Case Law Alerts
A workers' compensation judge has discretion under § 314 (a) of the Act to suspend wage loss and/or medical benefits of a claimant who refused to attend an independent medical examination.
In a case of first impression, the Commonwealth Court held that a workers' compensation judge has discretion under §314 (a) of the Act to suspend medical benefits, in addition to wage benefits, where a claimant refuses to attend an independent medical examination ("IME") in violation of a workers' compensation judge's order. The employer sought an IME in the context of a Modification/Review Petition, which the workers' compensation judge ordered. When the claimant failed to attend the exam, the employer filed a suspension petition. The workers' compensation judge granted the petition and suspended the claimant's wage loss benefits, but the employer also sought a suspension of medical benefits. The workers' compensation judge and the WCAB affirmed the suspension, and the employer appealed. The Commonwealth Court acknowledged that the issue of whether "compensation" includes medical benefits as well as wage loss benefits under §314 (a) had not been decided previously. Section 314 (a) provides that the refusal without reasonable cause to submit to an IME ordered by a workers' compensation judge "shall deprive [the claimant] of the right to compensation." Since "compensation" under §413 (a) has been interpreted to apply to wage loss benefits only, and the case law has not considered the issue under §314 (a), the court held that the workers' compensation judge and the WCAB did not commit an error of law in finding that medical benefits could also be suspended. In its conclusion, however, the court held that under §314 (a), a workers' compensation judge has the discretion to suspend both medical and wage loss benefits. In a footnote the court noted that there may be cases where it is appropriate to suspend both wages and medical benefits, such as where the claimant already has his wage loss benefits suspended and persists in violating the Act.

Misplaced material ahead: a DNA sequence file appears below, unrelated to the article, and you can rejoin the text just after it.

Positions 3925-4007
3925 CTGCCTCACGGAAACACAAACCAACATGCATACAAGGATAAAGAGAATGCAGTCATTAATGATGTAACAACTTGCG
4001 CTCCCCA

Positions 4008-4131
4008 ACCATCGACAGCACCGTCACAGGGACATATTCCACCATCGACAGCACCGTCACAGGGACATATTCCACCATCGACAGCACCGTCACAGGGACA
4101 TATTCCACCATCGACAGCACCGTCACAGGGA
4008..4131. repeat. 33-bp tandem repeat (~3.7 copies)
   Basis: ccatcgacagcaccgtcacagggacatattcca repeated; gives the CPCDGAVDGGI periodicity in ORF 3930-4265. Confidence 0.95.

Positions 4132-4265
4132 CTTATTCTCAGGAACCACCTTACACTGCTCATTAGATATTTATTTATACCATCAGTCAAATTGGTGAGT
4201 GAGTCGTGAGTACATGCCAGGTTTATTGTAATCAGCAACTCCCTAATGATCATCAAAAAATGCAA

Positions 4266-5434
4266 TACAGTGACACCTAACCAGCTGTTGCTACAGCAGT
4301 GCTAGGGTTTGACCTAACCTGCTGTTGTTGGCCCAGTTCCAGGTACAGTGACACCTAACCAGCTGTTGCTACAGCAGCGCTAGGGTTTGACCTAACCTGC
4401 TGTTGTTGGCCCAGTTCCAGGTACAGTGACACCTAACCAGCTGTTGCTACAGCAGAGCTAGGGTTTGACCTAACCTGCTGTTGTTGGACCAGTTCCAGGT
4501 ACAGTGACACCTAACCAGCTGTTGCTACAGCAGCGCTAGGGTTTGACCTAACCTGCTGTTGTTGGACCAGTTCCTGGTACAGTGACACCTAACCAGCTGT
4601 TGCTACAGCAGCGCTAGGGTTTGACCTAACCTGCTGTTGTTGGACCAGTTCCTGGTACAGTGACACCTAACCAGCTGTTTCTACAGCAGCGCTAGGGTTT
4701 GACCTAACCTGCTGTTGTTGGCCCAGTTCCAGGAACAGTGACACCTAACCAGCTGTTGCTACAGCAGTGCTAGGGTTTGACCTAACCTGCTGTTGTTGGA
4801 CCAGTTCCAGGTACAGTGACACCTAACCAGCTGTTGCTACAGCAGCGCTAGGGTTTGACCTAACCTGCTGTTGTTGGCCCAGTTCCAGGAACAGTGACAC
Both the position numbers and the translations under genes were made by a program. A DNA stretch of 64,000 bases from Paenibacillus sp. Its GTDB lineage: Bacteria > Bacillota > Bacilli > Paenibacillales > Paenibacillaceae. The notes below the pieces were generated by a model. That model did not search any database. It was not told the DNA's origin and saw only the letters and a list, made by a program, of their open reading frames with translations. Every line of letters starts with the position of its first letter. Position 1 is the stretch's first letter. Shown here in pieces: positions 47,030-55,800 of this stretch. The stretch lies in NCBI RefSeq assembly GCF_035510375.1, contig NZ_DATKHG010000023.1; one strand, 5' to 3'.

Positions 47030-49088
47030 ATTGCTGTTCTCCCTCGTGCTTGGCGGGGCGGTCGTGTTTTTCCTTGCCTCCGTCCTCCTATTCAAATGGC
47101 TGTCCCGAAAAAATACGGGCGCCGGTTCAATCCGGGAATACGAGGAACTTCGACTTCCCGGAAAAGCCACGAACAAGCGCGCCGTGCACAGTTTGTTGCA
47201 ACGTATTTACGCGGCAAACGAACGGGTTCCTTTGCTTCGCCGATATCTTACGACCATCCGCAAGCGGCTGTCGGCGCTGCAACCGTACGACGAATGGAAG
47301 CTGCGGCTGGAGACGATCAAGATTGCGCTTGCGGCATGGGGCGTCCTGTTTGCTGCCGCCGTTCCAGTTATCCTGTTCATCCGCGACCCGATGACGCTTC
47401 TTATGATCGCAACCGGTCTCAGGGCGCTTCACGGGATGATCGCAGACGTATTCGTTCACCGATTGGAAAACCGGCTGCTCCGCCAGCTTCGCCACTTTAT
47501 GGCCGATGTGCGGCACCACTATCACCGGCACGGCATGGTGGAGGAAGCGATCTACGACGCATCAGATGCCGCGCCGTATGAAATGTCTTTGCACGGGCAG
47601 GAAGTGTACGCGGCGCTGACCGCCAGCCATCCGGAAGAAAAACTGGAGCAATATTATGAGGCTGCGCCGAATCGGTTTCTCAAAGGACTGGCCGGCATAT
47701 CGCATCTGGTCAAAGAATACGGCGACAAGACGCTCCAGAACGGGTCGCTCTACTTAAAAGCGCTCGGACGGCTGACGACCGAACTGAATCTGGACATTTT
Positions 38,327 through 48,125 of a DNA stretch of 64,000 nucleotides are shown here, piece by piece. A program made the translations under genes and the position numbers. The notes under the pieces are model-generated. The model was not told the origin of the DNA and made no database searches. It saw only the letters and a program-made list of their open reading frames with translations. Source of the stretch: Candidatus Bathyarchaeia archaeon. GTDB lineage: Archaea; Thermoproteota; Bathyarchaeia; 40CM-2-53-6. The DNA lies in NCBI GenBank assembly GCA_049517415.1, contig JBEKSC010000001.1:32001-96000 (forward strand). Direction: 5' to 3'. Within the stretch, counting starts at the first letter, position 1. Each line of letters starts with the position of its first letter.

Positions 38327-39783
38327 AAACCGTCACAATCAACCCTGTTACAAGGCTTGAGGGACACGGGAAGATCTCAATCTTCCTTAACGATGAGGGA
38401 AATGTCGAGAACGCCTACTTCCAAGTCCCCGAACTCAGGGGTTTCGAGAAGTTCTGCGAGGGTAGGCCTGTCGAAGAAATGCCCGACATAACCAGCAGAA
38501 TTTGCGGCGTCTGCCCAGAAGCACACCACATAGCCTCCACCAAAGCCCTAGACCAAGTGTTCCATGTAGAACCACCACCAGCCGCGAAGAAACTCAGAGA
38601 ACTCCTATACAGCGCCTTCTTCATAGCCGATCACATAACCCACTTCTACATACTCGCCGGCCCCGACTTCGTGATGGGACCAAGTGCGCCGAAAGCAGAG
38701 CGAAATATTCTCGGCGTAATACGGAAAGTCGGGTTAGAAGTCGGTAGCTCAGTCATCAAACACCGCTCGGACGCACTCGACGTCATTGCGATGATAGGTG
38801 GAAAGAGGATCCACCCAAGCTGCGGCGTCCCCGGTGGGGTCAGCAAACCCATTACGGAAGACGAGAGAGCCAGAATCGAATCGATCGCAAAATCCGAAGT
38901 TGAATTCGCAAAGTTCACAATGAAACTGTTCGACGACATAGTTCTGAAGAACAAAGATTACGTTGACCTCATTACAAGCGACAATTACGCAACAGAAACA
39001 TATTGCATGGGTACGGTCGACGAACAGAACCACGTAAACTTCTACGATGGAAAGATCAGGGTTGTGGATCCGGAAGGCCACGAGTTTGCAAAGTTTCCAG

Case Law Alert - 2nd Qtr 2010